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New Issue of ‘Public Culture’ on Environmental Visualization

2014 May 22
by Shared by Steve Rust

The latest issue of the journal Public Culture centers on the topic of environmental visualization.

Here is a link to the issue and a short excerpt from the introduction “Environmental Visualization in the Anthropocene: Technologies, Aesthetics, Ethics” by Allison Carruth and Robert P. Marzec:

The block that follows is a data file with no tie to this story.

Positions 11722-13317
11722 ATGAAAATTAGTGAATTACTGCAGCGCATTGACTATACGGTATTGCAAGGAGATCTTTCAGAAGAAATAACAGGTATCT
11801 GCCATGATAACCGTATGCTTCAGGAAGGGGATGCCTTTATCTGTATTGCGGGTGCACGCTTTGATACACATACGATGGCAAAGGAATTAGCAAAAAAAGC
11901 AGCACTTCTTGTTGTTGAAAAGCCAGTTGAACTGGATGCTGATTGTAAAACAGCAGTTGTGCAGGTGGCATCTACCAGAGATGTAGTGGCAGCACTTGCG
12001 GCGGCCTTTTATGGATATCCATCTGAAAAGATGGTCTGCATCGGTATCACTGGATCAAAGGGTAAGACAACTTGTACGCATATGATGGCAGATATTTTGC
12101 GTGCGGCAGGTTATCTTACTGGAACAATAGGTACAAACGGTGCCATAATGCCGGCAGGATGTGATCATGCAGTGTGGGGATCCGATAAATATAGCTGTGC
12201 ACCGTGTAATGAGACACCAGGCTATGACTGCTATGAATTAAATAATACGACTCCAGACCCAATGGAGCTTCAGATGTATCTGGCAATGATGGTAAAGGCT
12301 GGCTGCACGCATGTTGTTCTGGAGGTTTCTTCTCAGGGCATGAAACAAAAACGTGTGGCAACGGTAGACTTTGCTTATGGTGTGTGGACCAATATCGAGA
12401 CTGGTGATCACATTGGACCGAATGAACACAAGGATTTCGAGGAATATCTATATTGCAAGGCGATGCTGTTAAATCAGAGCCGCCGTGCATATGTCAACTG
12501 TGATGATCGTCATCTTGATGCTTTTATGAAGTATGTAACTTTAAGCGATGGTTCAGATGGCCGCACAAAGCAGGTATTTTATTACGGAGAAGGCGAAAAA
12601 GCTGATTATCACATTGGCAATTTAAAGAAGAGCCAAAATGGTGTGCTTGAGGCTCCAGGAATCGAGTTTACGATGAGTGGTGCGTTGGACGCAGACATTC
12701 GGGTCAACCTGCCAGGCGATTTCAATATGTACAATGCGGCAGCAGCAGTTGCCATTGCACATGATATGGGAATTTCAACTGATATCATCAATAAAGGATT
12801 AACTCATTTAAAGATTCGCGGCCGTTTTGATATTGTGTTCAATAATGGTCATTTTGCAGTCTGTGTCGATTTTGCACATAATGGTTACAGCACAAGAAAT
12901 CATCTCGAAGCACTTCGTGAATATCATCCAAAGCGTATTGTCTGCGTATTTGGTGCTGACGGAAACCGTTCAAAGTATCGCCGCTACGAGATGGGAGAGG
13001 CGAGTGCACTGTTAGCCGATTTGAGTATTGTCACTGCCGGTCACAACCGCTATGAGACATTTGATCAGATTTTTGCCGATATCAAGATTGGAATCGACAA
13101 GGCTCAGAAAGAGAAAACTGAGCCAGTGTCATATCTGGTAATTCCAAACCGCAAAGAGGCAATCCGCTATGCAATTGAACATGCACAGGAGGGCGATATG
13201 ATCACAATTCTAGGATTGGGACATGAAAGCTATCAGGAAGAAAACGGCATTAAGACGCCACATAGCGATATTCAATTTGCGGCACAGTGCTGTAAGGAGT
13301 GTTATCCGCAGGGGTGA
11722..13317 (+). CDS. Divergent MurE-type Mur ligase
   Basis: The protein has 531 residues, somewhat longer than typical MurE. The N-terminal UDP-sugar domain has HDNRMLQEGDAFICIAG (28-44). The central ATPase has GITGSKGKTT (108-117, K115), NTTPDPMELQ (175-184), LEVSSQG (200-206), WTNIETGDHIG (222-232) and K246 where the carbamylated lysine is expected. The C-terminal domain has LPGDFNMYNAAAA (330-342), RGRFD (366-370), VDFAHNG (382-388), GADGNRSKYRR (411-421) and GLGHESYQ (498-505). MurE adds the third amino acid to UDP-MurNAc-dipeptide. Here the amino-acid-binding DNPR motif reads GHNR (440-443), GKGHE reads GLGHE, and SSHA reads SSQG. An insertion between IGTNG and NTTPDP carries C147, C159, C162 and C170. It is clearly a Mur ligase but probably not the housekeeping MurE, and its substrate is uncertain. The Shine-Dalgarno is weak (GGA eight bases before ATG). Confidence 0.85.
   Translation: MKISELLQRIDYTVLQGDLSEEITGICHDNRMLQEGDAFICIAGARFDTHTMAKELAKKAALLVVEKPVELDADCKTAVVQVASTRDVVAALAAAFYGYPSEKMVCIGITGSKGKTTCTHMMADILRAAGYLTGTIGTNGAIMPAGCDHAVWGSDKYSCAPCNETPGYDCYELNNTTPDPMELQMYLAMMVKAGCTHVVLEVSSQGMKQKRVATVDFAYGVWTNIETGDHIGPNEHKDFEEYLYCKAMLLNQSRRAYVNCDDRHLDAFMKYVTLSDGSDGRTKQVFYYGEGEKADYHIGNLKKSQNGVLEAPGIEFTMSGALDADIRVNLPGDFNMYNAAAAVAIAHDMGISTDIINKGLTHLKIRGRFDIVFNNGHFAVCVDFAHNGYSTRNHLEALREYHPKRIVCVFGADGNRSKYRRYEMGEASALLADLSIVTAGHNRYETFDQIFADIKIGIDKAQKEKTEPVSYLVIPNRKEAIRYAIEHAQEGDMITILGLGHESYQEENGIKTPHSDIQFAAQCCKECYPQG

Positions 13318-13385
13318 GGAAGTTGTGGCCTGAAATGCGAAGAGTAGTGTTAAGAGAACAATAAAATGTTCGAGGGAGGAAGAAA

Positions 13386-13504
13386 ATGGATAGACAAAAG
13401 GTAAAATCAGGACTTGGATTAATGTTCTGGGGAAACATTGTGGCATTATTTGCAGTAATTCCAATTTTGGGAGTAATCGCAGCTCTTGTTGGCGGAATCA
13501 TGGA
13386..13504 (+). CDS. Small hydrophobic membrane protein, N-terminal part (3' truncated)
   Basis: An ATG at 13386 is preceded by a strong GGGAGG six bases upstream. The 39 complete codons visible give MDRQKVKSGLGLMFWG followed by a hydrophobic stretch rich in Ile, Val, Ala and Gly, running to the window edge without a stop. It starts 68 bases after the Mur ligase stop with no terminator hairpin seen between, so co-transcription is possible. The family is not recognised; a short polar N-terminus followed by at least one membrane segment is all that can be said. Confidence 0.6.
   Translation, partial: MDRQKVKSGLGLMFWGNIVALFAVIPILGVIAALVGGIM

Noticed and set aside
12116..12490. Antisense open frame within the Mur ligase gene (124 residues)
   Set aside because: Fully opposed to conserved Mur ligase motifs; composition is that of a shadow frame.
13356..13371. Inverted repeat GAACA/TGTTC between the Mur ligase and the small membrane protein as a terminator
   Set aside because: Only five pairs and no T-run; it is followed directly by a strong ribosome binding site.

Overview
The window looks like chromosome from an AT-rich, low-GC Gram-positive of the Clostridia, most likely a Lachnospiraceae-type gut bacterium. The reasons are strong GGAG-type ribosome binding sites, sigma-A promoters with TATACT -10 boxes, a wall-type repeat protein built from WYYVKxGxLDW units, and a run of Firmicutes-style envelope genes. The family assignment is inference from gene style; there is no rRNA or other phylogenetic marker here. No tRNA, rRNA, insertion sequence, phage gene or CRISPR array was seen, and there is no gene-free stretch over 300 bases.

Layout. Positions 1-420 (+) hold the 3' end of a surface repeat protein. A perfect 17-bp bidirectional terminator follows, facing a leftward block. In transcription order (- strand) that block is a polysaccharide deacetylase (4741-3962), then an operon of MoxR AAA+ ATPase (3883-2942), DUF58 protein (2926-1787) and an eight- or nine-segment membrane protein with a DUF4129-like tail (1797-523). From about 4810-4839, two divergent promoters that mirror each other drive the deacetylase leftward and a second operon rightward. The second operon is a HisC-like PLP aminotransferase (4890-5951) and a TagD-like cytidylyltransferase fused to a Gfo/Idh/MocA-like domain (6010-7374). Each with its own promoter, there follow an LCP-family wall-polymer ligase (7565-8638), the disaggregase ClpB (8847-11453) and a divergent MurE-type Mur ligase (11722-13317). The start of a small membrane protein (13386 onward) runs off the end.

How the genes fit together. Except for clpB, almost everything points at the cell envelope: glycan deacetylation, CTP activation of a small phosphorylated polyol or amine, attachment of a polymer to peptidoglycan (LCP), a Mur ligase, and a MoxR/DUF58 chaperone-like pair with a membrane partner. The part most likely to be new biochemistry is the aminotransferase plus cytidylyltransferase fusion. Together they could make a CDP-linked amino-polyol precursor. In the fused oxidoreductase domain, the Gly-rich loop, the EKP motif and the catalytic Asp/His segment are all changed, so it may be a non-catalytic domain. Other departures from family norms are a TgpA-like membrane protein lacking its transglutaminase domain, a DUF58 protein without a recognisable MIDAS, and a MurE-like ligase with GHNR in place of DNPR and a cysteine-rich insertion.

From climate change models to the World Wildlife Fund (WWF) “Species Tracker,” environmental visualizations are political and politicized as much as aesthetic and aestheticized. Digital infrastructures (like the data centers that run the cloud and the global positioning systems [GPS] that generate high-resolution images of the earth’s surfaces) and digital media (including computer-generated imagery in filmmaking and viral online videos) have come to color our sight lines perhaps even more extensively than industrial technologies defined the landscapes of the nineteenth and twentieth centuries. Contemporary acts of visualizing environmental crises and environmental solutions often hide, moreover, the ecological footprint of image-making technologies themselves, which tend to promise the transparent representation of empirical facts or shared experiences. For instance, the infographics (or “infovis”) that large environmental NGOs commission to mobilize publics cultivate what Houser, in her essay, calls “a connect-the-dots aesthetic, constituted by an aerial perspective and finite lines, that privileges simplicity, transparency, and speed.” Consider, too, the photojournalistic coverage of the Belo Monte Dam project in Amazonian Brazil and the indigenous opposition movement that culminated in a 2012 summit in Rio de Janeiro. Marzec’s essay examines this struggle to make a postcolonial intervention in the imperial “view from above,” which makes claims of empirical knowledge and accurate spatial modeling and which mass media perpetuates in situating events like the Rio summit on the larger stage of planetary politics. As the media anthropologist Faye Ginsburg (2008: 289) emphasizes, inquiries like Houser’s and Marzec’s invite us to ask, “Who has the right to control knowledge and what are the consequences of the new circulatory regimes introduced by digital technologies?”

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